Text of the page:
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All of this transpires in the settiest of all sets, a series of drab sterile backdrops conspicuous only in their lifelessness, like the movie was shot after hours at a third-rate TV studio with most of the set props locked in storage. Which, maybe it was (it was based on a play, and remains trapped in stage-to-screen stiffness); as far as I can put together the backstory, it was filmed in 1966 but interrupted by Mansfield’s tragic auto-accident death, after which it was clumsily padded out with . . .

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. . . a nearly unbearable 20-minute sequence at Port Newark.

I was so excited to hit verifiable Newark, and a rarely filmed section of the city too, that I jammed a five-minute clip from this into the Newark Movie Mixtape last year, and you could feel it suck the life out of the crowd. Charlie and Flo, two characters who bear the narrative weight of having suddenly and jarringly displaced Jayne Mansfield mid-movie, make painfully awkward and protracted attempts at flirtation with a level of ineptitude unseen since my own adolescence.

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Highlights include Charlie qualifying a statement about the effects of saltwater on the skin with “not that you got a leathery face, Flo, not at all.” When they make goo-goo eyes over the question of whether fish stink, he notes, “maybe we don’t smell so good to them either.” “I bet you coulda been a poet,” Flo swoons. Well, maybe a guest on Dr. Demento, at least.


We reach a fever pitch of desire when Flo asks, “Charlie, where do clouds come from?” It’s like Marty crossed with the Insane Clown Posse’s “Miracles.”

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In any case, the film’s Newark coverage is limited to the port, Newark Bay Bridge in the background, and “Rock Point,” which I’m not sure about. Later Charlie and Flo try a date, sort of, at which she gifts him…


…a dead fish. Which does indeed stink. “Guess it defosted in my purse,” Flo sheepishly explains. I got nothin’.


I won’t spoil the outcome of their blossoming smelly romance, but at one point Mansfield walks by. Or rather “Mansfield,” since it’s like a less convincing version of the posthumous Bruce Lee in Game of Death, head turned rigorously away from camera, driving home the space between Jayne Mansfield and the Newark shooting (though Mansfield herself was a regular in town back in the 50s, before urban renewal razed the swinging nightlife scene she partook of with Joe DiMaggio, Jackie Gleason, Abbot & Costello and other stars, as documented in Michael Immerso’s book about Newark’s Little Italy, the “Vanished First Ward”).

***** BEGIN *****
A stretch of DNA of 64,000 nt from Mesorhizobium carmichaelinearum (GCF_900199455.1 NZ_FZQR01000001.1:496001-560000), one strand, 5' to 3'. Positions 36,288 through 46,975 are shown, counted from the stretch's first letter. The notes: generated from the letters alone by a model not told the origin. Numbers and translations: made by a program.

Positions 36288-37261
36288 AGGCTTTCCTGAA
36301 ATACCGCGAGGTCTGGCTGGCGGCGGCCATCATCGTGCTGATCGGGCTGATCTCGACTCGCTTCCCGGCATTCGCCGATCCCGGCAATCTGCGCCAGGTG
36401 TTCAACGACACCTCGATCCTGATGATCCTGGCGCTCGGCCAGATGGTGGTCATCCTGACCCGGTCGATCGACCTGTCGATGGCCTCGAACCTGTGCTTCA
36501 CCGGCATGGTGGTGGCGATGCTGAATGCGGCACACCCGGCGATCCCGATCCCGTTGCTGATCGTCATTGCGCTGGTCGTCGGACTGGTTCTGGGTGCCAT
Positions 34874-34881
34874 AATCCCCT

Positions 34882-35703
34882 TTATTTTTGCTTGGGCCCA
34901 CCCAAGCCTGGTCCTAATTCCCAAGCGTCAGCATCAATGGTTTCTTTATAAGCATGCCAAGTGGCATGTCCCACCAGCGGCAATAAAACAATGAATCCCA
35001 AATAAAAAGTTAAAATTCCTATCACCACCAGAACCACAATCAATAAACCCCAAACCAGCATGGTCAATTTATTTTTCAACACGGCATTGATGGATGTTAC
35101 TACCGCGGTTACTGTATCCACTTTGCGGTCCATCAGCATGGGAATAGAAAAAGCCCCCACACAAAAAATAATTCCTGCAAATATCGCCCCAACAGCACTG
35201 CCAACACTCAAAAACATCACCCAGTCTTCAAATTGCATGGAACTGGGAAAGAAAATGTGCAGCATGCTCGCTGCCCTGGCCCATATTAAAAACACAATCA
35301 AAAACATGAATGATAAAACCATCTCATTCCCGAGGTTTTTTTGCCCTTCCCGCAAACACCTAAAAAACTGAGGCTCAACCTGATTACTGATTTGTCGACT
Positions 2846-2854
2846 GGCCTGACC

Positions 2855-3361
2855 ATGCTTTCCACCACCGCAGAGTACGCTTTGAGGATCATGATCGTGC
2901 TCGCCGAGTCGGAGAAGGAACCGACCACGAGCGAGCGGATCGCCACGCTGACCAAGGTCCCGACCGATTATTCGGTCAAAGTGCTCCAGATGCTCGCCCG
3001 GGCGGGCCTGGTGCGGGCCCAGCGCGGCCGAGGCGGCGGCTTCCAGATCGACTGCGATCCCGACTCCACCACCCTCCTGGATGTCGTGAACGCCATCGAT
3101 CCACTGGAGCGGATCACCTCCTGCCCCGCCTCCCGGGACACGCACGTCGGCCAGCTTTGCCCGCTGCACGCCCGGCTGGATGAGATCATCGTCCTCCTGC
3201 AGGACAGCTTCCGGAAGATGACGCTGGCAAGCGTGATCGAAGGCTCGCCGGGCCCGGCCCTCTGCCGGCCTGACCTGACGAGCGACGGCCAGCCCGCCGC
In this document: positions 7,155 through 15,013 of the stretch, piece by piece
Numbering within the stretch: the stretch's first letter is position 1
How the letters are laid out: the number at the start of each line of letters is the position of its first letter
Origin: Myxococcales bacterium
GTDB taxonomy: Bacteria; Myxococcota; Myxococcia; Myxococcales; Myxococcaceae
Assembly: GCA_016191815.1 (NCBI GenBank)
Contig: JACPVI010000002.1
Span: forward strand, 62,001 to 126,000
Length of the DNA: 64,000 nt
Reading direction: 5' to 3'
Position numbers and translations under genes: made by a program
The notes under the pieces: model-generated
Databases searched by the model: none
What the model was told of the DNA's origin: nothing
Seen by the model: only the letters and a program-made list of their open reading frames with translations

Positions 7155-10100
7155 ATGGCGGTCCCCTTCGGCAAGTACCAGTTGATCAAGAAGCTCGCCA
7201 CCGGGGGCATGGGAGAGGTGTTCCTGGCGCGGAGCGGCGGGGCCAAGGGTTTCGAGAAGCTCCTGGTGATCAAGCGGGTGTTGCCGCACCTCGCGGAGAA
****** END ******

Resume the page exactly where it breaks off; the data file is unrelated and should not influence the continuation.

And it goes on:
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This is where things get a bit unclear to me–even Wikipedia can’t piece together the film’s chronology, claiming it was briefly released in 1966, pulled, then “officially” distributed in 1968, in one of those classic “citation needed” moments. I assume it was doctored in the interim, with the Newark stuff crammed in; this shot sure looks posthumous. It’s presumably a solvable question, but not one I have the mojo for right now (further info welcomed, BTW).

Things get all intense, or at least tragic, back in the star’s narrative, after this grueling interlude. We even get a gun.


Then it’s finally over—a long 93 minutes.


Though poor Mansfield would of course depart the Silver Screen with her untimely passing, director Matteo Ottaviano, something of a grindhouse Gatsby, would refashion himself Matt Cimber and leave a zany cinematic legacy. We’re done with Newark here, but if you’ll indulge me a quick survey:

After Single Room Furnished, he first helped bring hardcore pornography to American screens, with some of the pioneering “white-coaters,” Man and Wife and He and She (both 1970). I find the genre unspeakably dull, but it was a necessary framework in establishing the (totally non-prurient!) “socially redeeming value” that obscenity doctrine of the era mandated. From there, Cimber backslid into softcore, with a now-lost 1971 VD-comedy (!) adaptation of La Ronde that’s documented on the always-reliable Temple of Schlock. Another lost film (maybe never finished) from a few years later brought Harrad Experiment author Robert Rimmer back to the screen. But by then, Cimber had moved into the blaxploitation market, like Candy Tangerine Man (1975), tale of a Hollywood pimp with a double life as a middle-class suburbanite, which has fantastic location shooting in the dirty old Sunset Strip and would make a great double-bill with The Killing of a Chinese Bookie (which was shot right down the street and nearly concurrently, in what Cimber calls “sleazetown” in an interesting little interview).